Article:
The Indian stock market is going through a turbulent ride. Though the Sensex, which is representative of the thirty largest companies in the country in terms of market cap, has corrected by only around one percent in the last one year, the market has experienced a lot of volatility. The real mayhem though was seen in the small cap space with the S&P BSE Small Cap index correcting by more than 20 per cent in the last one year.
This correction offers an opportunity to bargain hunters in the small-cap space (with a market cap of between Rs 500-6000 crore). And so we looked at companies that are trading at a substantial discount of at least 30 per cent to their five-year median PE and at the same time have continued to generate a return on their equity of 15 per cent or more in each of the last five years. For further scrutiny, we included only those companies that have had a debt-to-equity of less than one in each of the last five years and which also generate positive cash flow from operations in each of the last five years. Finally, these companies have reported stable operating margins in the last three years. These are our two findings:
The company is a software solution provider to the global airline and travel industry. Formerly known as Kale Consultants Ltd, the company was renamed Accelya Kale after the Spain-based Accelya Holdings acquired a controlling stake in 2010. It finally became Accelya Solutions in May 2019.
The company's expertise lies in billing, accounting and other ancillary services. It has a strong foothold in the revenue accounting space, and processes two billion transactions per year. Under this segment, it offers its product, Revera under long-term contracts with airline companies. This enables airline companies to have low capex and variable costs, and at the same time provides Accelya with high revenue visibility.
The strength of the company lies in having patented technology together with long-term contracts with airline clients. The long-term contracts involve constant data sharing and processing, leading to higher switching costs for airline companies. On the other hand, Accelya faces the risk of technological obsolescence/disruption and so needs to constantly advance technologically. In the near term, the ongoing US-China trade war can affect global air traffic, and hence impact the company's financials.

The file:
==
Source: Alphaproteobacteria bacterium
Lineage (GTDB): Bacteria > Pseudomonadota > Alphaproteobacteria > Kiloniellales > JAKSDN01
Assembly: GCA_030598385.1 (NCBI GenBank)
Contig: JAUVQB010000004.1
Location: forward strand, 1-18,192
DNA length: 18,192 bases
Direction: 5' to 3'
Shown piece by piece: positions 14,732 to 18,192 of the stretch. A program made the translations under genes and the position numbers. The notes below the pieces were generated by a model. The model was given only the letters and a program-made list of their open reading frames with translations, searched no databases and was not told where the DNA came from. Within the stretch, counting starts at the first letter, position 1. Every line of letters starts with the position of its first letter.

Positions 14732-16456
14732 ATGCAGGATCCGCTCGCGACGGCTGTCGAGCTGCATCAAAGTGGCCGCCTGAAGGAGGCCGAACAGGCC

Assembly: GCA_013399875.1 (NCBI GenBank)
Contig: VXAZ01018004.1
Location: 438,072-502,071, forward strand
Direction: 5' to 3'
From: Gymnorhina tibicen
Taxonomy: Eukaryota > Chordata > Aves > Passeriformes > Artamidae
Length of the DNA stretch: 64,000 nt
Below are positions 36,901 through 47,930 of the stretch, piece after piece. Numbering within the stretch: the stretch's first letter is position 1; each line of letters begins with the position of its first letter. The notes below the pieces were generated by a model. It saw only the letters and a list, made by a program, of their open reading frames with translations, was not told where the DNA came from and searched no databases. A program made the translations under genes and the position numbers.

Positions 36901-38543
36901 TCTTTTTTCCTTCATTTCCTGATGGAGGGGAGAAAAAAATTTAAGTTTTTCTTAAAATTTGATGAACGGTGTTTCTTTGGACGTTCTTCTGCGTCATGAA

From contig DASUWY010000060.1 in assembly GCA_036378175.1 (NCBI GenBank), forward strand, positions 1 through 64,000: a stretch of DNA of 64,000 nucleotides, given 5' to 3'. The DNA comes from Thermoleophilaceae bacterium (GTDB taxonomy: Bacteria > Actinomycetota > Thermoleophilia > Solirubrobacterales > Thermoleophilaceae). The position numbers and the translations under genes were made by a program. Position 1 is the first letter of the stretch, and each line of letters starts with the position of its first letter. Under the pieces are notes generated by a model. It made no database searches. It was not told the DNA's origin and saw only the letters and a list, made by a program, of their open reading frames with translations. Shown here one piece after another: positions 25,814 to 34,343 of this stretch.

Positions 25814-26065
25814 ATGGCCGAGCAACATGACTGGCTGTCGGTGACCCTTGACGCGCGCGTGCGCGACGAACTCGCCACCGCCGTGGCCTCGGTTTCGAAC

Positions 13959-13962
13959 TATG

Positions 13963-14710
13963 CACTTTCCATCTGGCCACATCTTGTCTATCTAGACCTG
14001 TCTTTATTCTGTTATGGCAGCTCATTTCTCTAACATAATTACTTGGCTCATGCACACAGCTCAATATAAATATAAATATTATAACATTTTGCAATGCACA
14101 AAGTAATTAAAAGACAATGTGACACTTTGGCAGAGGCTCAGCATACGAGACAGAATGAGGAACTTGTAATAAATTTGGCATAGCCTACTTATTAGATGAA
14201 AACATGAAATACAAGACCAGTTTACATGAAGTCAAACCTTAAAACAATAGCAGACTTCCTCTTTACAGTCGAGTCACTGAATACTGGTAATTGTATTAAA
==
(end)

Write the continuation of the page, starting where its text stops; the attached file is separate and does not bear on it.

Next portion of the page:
In the last three years since June 2019, the company grew its sales year-on-year by eight per cent while profits grew by nine per cent and operating margins ranged between 40-42 per cent. The company follows a June to May financial year and as of June 2018, the company is debt free with a three-year average ROE of 62.8 per. In the last one year, the stock has corrected by more than 10 per cent and currently trades at a PE of 11.8x compared to its five-year median PE of 21x.
The company provides engineering, manufacturing, geospatial (analysis of various data points based upon geographic coordinates), digital networks and operations management solutions to global companies. Founded in 1991, the company has evolved from a pure designing firm to a manufacturing and MRO (maintenance, repair and overhaul) company. Cyient employs more than 15,000 people across 21 countries and deals with various industries categorised under the following business units: Aerospace and defence (37.5 per cent of FY19 revenue), communications (21.2 per cent), utilities and geospatial (12.9 per cent), transportation (10.8 per cent), industrial, energy & natural resources (9.4 per cent), medical (3.3 per cent), and semiconductor (4.7 per cent).
The company is a dominant player in Engineering R&D services, and is a market leader in aerospace and defence, servicing customers like Pratt & Whitney, Bombardier, Boeing and Siemens. In terms of the geographical spread of revenue, the company derived the majority of its FY19 revenue (52 per cent) from the North American region, followed by Asia Pacific (24.7 per cent) and Europe, Middle East, Africa (EMEA) (23.3 per cent).
Cyient is presently executing its S3 strategy, whereby it is transitioning from being mainly a service provider to being more of a services, systems and solutions provider. The S3 strategy will enable the company to partner with the client over the course of the complete product life cycle. Going forward, growth of 5G technology, automation in manufacturing sectors and further penetration in the ER&D domain provide tailwinds, while high client concentration (the top five contributed 37.1 per cent of FY19 revenue), single domain dependence and increasing populist measures by governments involving restrictions on immigartion of skilled workers around the world are some headwinds.
In the last three trailing years since ending June 2019, sales were up by 13 per cent while its profit grew by 15.4 per cent. Operating margins ranged between 16-17 per cent. The company has made various acquisitions in the past, with the latest being the Israel-based semiconductor company Ansem for Rs 113.5 crore. The debt-to-equity ratio has remained stable at 0.14x as of March 2019, while the ROE improved to 19 per cent from 16 per cent in March 2017. The stock currently trades at a PE of 10x compared to a five-year median PE of 17x.
Disclosure: The intent of the article is not to recommend any specific stocks. If you wish to invest in any of the above-mentioned securities, please do thorough research.